All tissue biopsies were sectioned at 3μm thickness and taken onto a poly-L-lysine-coated glass slide, and further, immunohistochemistry (IHC) procedure was performed to detect VEGF, CD34 and PCNA expression. Sections were deparaffinized followed by rehydration and antigen retrieval was carried out. Thereby, sections were incubated with peroxidase block to block the endogenous peroxidase activity which was followed by protein block, primary antibody, post primary antibody, polymer and substrate chromogen application and finally counterstained with Mayer's hematoxylin and mounted.

Staining was performed as per the IHC staining protocol. The presence of brown-colored end product at the site of target antigen was indicative of positive immunoreactivity.

PCNA expression was evaluated on the basis of number of positively stained cell; expression of PCNA was designated as positive (>5% of cells were stained) and negative (<5% of cells stained). Three high-power fields (×40) were selected from the stained sections to determine the stained cells per 100 counted cells in the basal and parabasal layers as positive and negative.

VEGF expression was quantified according to the area of staining in the connective tissue under low-power view (×10). The area of staining was scored as 0, no stained cells in any microscopic field, 1, <25% of tumor cells stained positively, 2, 25-50% of tumor cells stained positively, 3, 50-75% of tumor cells stained positively and 4, >75% of tumor cells stained.

CD34 expression was assessed as microvessel density, and the assessment was carried out at the level of endothelial cells lining the blood vessels by their brown cytoplasmic staining in the connective tissue. Microvessel density in areas showing the highest density of staining determined by low-power view (×10) was selected, and then, under three high-power view (×40), the number of CD34-positive endothelial lined blood vessels was counted.

Statistical analysis

SPSS (Statistical package for social sciences) is a software package used for statistical analysis. IBM SPSS Statistics for Windows, Version 22.0. (Armonk, NY: IBM Corp). The significance of the results obtained from the control and study group was statistically analyzed by Chi-squared test and one-way analysis of variance (ANOVA) test, and multiple comparisons between the groups were assessed for statistical significance using post hoc least significance difference (LSD) test.


   Results Top


The cell proliferation determined by PCNA expression was based on nuclear staining per 100 counted cells in the basal and parabasal layer when viewed under three high-power views (×40) [Figure 1], [Figure 2], [Figure 3], [Figure 4], [Figure 5], [Figure 6], [Figure 7]. Based on the Chi-squared test among the study groups, normal group showed only 50% expression of PCNA, whereas OLP and OL groups showed 60% and 70% expression, respectively, while OSF showed 80% and OSCC showed majority (96.7%) expression. This difference in the expression was statistically significant (P = 0.035) [Table 1] and [Table 2], [Graph 1]. The positivity for expression of PCNA in WSCC, MSCC and PSCC was 90%, 100% and 100%, respectively. Within the OSCC group, PCNA expression determined using Chi-squared test showed no statistical significance (P = 0.355) [Table 3] and [Table 4], [Graph 2].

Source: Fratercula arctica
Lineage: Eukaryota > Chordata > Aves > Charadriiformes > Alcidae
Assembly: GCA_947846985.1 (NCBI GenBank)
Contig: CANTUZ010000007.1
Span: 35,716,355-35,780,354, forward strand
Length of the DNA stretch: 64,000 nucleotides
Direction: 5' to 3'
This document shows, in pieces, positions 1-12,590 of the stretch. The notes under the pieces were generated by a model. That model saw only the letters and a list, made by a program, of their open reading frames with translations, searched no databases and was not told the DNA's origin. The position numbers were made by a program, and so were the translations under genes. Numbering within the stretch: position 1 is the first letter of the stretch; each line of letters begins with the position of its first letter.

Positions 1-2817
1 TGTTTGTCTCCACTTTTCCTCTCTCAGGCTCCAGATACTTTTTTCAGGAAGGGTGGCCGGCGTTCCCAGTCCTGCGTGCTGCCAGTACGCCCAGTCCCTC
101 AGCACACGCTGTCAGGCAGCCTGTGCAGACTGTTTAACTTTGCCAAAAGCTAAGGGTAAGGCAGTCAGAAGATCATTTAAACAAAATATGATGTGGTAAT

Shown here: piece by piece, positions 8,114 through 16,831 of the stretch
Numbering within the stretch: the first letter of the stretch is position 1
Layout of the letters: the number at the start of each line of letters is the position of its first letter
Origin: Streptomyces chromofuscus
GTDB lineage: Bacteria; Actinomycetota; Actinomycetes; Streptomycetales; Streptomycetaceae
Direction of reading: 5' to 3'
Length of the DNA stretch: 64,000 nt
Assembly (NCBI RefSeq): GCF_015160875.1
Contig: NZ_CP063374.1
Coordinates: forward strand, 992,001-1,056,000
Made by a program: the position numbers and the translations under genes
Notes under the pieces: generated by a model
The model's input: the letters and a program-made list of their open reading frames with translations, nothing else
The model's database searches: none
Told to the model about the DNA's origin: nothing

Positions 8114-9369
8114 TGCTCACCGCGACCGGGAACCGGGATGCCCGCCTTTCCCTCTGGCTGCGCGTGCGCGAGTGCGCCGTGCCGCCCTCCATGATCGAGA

Figure 1: Anti-proliferating cell nuclear antigen antibody staining in oral lichen planus

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Figure 2: Anti-proliferating cell nuclear antigen antibody staining in oral submucous fibrosis

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Figure 3: Anti-proliferating cell nuclear antigen antibody staining in oral leukoplakia

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Figure 4: Anti-proliferating cell nuclear antigen antibody staining in well-differentiated squamous cell carcinoma

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Figure 5: Anti-proliferating cell nuclear antigen antibody staining in moderately differentiated squamous cell carcinoma

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Figure 6: Anti-proliferating cell nuclear antigen antibody staining in poorly differentiated squamous cell carcinoma

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Figure 7: Anti-proliferating cell nuclear antigen antibody staining in normal oral mucosa

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Table 1: Descriptive analysis between the groups stained with proliferating cell nuclear antigen antibody

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Table 2: Chi-square test table between the groups stained with proliferating cell nuclear antigen antibody

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Table 3: Descriptive analysis within the oral squamous cell carcinoma group stained with proliferating cell nuclear antigen antibody

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Table 4: Chi-squared test table within the oral squamous cell carcinoma groups stained with proliferating cell nuclear antigen antibody